Oct. 14, 2015 -- Inside Higher Ed's 2015 Survey of Faculty Attitudes on Technology explored the views of instructors (and campus administrators who oversee digital learning) on a range of timely issues.
A copy of the report can be downloaded here.
Inside Higher Ed regularly surveys key higher ed professionals on a range of topics.
On Nov. 12 at 2 p.m. Eastern, Inside Higher Ed's Scott Jaschik and Carl Straumsheim will conduct a free webinar analyzing the survey's findings and answering readers' questions. To register for the webinar, please click here.
The survey was made possible in part by financial support from Mediasite, the Learning House and Academic Partnerships.
"The Evolution of Distance Learning" is Inside Higher Ed's latest compilation of articles.
The print-on-demand booklet features articles about a range of institutions and approaches.
This compilation is free and you may download a copy here.
Inside Higher Ed featured a webinar on October 13 in which its editors and reporters discussed the themes of the booklet. Click here to listen to the webinar.
This booklet was made possible in part by the advertising support of Blackboard.
Would you come to a higher ed postmortem conference?
An error-riddled software pilot in Washington State highlights the challenges colleges face when they replace systems that power virtually every process on campus.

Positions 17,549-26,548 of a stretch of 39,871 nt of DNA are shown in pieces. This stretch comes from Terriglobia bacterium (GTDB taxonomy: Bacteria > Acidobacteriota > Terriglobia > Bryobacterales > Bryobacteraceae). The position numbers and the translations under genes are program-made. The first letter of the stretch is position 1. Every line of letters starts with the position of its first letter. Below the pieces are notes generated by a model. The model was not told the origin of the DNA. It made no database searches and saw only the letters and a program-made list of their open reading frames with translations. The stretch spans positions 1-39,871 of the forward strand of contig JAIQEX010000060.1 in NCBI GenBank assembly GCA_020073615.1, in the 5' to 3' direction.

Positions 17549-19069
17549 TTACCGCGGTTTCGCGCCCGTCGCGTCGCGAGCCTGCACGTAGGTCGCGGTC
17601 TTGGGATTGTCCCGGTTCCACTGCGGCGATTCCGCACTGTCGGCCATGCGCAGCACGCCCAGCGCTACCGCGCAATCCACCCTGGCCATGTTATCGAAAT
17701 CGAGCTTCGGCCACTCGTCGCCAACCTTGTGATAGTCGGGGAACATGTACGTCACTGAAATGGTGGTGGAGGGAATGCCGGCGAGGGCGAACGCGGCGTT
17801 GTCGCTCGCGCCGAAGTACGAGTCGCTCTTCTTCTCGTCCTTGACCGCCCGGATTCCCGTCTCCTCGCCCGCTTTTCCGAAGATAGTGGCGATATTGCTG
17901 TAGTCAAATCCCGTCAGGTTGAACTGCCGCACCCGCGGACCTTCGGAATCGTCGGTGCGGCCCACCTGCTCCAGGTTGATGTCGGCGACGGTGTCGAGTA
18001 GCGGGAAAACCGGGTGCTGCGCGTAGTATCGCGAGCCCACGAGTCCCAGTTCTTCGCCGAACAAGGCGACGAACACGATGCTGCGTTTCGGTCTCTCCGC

Cybersecurity experts say the network monitoring program at the U of California is less intrusive than reported, but question the university's decision to keep it hidden from faculty.
The 13th and final annual report on online education enrollments by the Babson Group shows how much the market has grown since 2002 -- and how little it has changed.
Pearson, in search of profits and a clearer emphasis on education, announces it will leave the learning management system market.
U of California professors object to new system -- installed secretly -- to monitor emails and use of computer networks. University cites security needs and pledges to protect privacy.
Coursera's decision to charge learners in some massive open online courses up front -- viewed by some as inevitable -- has critics asking if the MOOC provider is diverging from its mission of universal access.
Private colleges found a consortium to collectively negotiate with companies that develop enterprise resource planning software.
Experts attempt to make sense of Khan Academy's patent application for A/B testing in education -- and whether it can even be patented.
Dozens of liberal arts colleges come together to form Lever Press, a book publishing imprint that promises to be open access for both authors and readers.
Six universities from around the world plan experiment with MOOCs that could expand to other online offerings.
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